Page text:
An Austin compounding pharmacy was recently in the news for allegedly overdosing a woman with a 54,000% higher dosage than what her doctor ordered.
Compounding pharmacies are regulated by the Texas State Board of Pharmacy and are legally allowed to create and mix tailor-made prescription drugs. While regular prescription drugs require rigorous advanced testing and approval by the U.S. Food and Drug Administration (FDA), that’s not the case for medications created by compounding pharmacies.
Shortly after getting a new prescription filled at South Austin’s Stonegate Pharmacy, the woman started mixing up words and was behaving unusually. Her husband described her as being agitated. These are classic symptoms of altered mental status.
She went to the emergency room and was admitted to the hospital intensive care unit (ICU). Her doctors put her in a medically-induced coma to try to reverse the effects of the dramatic overdose.
According to investigative reporting by Austin channel KVUE, this is not the first time that Stonegate Pharmacy filled a prescription of the wrong dosage. According to Board of Pharmacy records, in 2016, the pharmacy dispensed overdoses of thyroid medicine. For one patient, the dosage the pharmacy filled was 98,000% higher than what was prescribed.
As a Houston, Texas medical and pharmacy malpractice attorney, I’ve investigated a number of cases involving drug errors. With more limited oversight, compounding pharmacies pose some unique risks to patient safety.
For example, several years ago, there was an outbreak of fungal meningitis that was traced to contaminated epidural steroid injections that were produced by a compounding pharmacy. Just like hospitals, compounding pharmacies are required to maintain clean, disinfected, sterile facilities and areas where drugs are mixed and produced.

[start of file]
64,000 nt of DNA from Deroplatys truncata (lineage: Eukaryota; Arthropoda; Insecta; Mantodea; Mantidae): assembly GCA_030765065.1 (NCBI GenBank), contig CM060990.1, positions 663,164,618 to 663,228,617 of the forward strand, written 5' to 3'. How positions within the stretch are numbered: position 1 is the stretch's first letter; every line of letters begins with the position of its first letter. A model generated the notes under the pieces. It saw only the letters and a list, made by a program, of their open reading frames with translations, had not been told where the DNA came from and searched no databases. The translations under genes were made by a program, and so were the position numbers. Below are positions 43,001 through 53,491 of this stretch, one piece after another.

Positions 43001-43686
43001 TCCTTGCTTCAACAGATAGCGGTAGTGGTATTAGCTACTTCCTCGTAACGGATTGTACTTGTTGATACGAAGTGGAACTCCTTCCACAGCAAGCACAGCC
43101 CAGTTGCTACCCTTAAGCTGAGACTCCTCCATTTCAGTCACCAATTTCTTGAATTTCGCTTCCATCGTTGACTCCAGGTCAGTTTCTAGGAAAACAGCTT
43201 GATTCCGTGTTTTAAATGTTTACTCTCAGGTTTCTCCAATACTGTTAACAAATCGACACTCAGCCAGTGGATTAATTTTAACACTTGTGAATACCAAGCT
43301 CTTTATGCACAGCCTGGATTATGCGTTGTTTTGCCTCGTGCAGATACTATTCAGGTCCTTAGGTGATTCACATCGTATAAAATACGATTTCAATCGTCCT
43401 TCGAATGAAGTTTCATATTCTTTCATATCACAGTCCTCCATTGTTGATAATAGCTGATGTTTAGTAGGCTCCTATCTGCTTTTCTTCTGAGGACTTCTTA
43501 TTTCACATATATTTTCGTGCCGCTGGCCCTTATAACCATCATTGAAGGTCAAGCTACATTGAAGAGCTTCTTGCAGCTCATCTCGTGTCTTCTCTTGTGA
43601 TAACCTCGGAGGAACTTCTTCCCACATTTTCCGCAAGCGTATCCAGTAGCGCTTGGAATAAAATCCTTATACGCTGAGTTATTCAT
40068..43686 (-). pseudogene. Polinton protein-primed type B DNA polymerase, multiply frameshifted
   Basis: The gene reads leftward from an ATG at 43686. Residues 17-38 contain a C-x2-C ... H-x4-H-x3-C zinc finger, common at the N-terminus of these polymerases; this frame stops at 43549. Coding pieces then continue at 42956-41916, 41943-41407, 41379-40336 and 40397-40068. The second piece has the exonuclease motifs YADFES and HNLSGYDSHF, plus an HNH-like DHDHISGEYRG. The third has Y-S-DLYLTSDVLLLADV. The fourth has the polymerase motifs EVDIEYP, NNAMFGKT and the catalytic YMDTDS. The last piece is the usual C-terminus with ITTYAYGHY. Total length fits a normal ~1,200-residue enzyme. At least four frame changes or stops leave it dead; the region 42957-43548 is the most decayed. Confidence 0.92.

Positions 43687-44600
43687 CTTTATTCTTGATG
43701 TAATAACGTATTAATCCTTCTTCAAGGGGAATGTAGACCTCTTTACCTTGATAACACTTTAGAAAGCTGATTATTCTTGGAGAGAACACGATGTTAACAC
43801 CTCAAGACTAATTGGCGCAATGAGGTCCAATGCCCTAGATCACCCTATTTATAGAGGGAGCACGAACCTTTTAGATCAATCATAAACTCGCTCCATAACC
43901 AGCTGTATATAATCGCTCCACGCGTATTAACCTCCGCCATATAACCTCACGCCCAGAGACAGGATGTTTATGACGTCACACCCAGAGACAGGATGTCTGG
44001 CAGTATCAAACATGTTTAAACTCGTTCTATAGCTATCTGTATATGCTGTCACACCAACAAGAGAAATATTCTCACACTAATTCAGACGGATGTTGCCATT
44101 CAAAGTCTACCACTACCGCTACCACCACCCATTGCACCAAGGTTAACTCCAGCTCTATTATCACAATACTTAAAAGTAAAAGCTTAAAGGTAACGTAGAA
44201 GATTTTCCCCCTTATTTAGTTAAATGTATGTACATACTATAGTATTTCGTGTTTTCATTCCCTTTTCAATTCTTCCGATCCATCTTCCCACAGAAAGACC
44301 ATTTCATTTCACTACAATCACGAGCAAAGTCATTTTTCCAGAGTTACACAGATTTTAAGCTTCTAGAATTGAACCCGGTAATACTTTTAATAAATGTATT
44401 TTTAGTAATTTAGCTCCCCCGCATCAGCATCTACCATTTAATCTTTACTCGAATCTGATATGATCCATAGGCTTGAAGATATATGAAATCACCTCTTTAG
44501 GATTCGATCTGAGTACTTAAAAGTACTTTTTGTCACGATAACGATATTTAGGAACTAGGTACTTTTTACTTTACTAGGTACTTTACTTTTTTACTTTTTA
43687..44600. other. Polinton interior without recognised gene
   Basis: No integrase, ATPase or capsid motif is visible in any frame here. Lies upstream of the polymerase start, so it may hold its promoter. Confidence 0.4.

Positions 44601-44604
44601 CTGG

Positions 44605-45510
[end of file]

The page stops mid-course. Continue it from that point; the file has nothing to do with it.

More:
To help reduce your risk of being seriously injured by compounding pharmacy errors, when filling a prescription be on the close look out for new unusual symptoms. Fortunately, the husband of the woman who was allegedly overdosed in Austin noticed her change in behavior and took her to the hospital to get evaluated. Neurologists and medical experts have long believed that a change in mental status is one of the earliest signs of many serious medical problems.
Whether going to a compounding pharmacy or regular one, it’s a good idea to have a copy of your prescription with you when going to pick up your medication. Always compare the prescription to the medication label. Then take advantage of counseling with the pharmacist and ask any questions you might have, including any symptoms you should be aware of in case there is a medication reaction, and whether there is a risk of the new prescription interfering with any other drug or supplement you’re taking.
If you been seriously injured from a pharmacy error or mistake, contact a top-rated experienced Houston, Texas medical and pharmacy malpractice attorney for help in evaluating your potential case.